ISSN: 2377-4304OGIJ

Obstetrics & Gynecology International Journal
Review article
Volume 4 Issue 2 - 2016
Detection of Urinary Tract Infection (UTI) and Asymptomatic Bacteriuria using Urinalysis Parameters, a Review
Shadi Rezai1*, Richard Giovane2, Stephen LoBue2, Sri Gottimukkala1, Hasan Nezam3, Rahul Kamat2, Dilfuza Nuritdinova1, Tia Welsh1, Ray Mercado1 and Cassandra E Henderson1*
1Department of Obstetrics and Gynecology, Lincoln Medical and Mental Health Center, USA
2St. George’s University, West Indies
3Department of Obstetrics and Gynecology, University of Toledo Medical Center, USA
Received: January 09, 2016 | Published: February 11, 2016
*Corresponding author: Shadi Rezai, Department of Obstetrics and Gynecology, Lincoln Medical and Mental Health Center, Bronx, New York, 10451, USA, Email:

Cassandra E Henderson, Director of Maternal Fetal Medicine, Lincoln Medical and Mental Health Center, 234 East 149th Street , Bronx, NY, 10451, USA, Email:

Citation: Rezai S, Giovane R, LoBue S, Gottimukkala S, Nezam H, et al. (2016) Detection of Urinary Tract Infection (UTI) and Asymptomatic Bacteriuria using Urinalysis Parameters, a Review. Obstet Gynecol Int J 4(2): 00104. DOI:10.15406/ogij.2016.04.00104

Abstract

Background: Urinary tract infections (UTIs) are a very common occurrence globally. In order to diagnose a UTI accurately, one must be aware of the variable presentations of a UTI. Given this, UTIs generally have three presentations: Asymptomatic bacteriuria (ASB), acute cystitis, and pyelonephritis. Due to the pathology of UTIs, it is not uncommon to see significant bacteriuria in asymptomatic patients. Since UTIs are common, readily available means of diagnosis which are accurate and cost effective are needed. Therefore, urinalysis is regularly used in the diagnosis of UTI and ASB in pregnancy because they are easy to perform and produce results rapidly. However, there appears to be little evidence of their accuracy and cost-effectiveness as compared with standard culture techniques when quantified for positive and negative likelihood ratios. This is a literature review of the efficacy of urinalysis screening in the diagnosis of asymptomatic bacteriuria or UTI in pregnancy.

Objective: The sensitivity and accuracy of urinanalysis parameters in detecting UTIs and Asymptomatic Bacteriuria during pregnancy was reviewed. This was done in order to evaluate the accuracy of nitrite and Leucocyte Esterase (LE) dipsticks for screening and treating UTIs and ASB in situations where culture results were not available.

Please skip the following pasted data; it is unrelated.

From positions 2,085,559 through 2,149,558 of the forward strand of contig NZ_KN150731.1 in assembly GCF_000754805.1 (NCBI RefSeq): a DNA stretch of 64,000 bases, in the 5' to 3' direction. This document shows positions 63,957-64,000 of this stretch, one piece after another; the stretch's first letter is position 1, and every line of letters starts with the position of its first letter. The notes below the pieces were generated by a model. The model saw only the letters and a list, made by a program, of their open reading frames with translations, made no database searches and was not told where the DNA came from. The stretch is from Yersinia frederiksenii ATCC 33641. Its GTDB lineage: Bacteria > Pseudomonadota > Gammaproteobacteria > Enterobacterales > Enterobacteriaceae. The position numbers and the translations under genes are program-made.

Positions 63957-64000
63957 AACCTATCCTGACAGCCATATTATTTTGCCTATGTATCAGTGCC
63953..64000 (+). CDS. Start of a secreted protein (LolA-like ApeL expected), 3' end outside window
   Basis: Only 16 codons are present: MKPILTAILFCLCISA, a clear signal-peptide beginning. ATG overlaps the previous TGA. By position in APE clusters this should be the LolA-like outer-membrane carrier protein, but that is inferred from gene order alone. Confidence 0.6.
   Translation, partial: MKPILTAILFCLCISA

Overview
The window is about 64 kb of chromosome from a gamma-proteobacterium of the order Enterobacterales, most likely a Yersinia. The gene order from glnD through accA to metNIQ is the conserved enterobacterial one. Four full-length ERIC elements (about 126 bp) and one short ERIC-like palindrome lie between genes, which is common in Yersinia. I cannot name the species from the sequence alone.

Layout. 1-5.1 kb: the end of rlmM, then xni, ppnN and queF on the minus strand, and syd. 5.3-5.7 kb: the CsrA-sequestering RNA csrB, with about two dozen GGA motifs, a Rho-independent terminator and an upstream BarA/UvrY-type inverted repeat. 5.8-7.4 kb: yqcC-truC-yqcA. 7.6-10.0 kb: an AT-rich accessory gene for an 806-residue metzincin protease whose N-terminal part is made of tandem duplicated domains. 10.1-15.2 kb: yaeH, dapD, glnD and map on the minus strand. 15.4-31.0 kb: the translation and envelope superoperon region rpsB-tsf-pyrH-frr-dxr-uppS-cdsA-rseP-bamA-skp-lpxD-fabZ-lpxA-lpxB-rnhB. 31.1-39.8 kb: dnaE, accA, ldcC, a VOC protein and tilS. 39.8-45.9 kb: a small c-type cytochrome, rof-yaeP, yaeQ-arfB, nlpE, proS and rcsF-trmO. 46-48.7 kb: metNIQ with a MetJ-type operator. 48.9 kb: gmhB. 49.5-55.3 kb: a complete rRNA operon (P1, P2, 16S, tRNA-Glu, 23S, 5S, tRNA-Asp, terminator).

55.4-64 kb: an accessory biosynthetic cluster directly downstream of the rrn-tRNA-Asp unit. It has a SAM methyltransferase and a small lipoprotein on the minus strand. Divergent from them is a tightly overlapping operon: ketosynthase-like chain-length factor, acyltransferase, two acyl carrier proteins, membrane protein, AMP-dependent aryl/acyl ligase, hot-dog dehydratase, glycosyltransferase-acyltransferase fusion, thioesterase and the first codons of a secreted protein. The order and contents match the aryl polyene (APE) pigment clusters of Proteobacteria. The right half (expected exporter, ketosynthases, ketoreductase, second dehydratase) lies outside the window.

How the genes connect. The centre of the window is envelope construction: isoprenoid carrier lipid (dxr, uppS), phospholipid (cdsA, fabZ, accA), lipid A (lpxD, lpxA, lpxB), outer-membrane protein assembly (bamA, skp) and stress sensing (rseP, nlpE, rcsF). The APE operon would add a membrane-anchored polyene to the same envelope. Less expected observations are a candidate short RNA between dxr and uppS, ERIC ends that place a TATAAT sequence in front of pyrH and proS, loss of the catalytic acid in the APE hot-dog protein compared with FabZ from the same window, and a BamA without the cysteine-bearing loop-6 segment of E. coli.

Conclusion: Overall, this review demonstrates that the urine dipstick test alone seems to be useful in to exclude the presence of an infection if the results of both nitrites and leukocyte-esterase are negative. Different studies reported broad ranges of sensitivities and specificities for urinalysis parameters. Combination of nitrite and leukocyte esterase when both parameters are positive, seem to have the highest specificity in detecting bacteriuria in asymptomatic pregnant women. Although the combination of positive test results are very sensitive in practice, the usefulness of the dipstick test alone to rule in an infection still remains doubtful, even with high pre-test probabilities. Urine culture remains the gold standard for diagnosis of urinary tract infection and asymptomatic bacteruria.

Keywords: Acute Cystitis; Asymptomatic Bacteriuria (ASB); Cystitis; Pyelonephritis; Sensitivity; Specificity; Urinalysis Parameters; Urinalysis; Urinary Tract Infections (UTIs); Urine Culture

Introduction

Urinary tract infections (UTI) are a common occurrence and are a unique pathology as they have a variable presentation [1]. The principal presentations include asymptomatic bacteriuria (ASB), acute cystitis, and pyelonephritis [2]. The focus of this review was on asymptomatic bacteriuria. Asymptomatic bacteriuria is defined as the presence of bacteria in urine without any symptoms of a urinary tract infection. Quantitative criteria for identifying significant bacteriuria in an asymptomatic person are: (1) at least 100,000 colony-forming units (CFUs) per mL of urine in a voided midstream clean-catch specimen and (2) at least 100 CFUs per mL of urine from a catheterized specimen [3-5].

Epidemiologically, asymptomatic bacteriuria occurs in 5% to 10% of all pregnancies, with the prevalence highest in women of low socioeconomic status (SES) and those with diabetes [1,6]. In females, the urethra is shorter distance to the bladder than males which increases the chances of getting a UTI [6]. Patients in low SES have less access to health care and have a higher prevalence of morbidities such as diabetes which depresses the immune system, making a UTI more likely [7,8].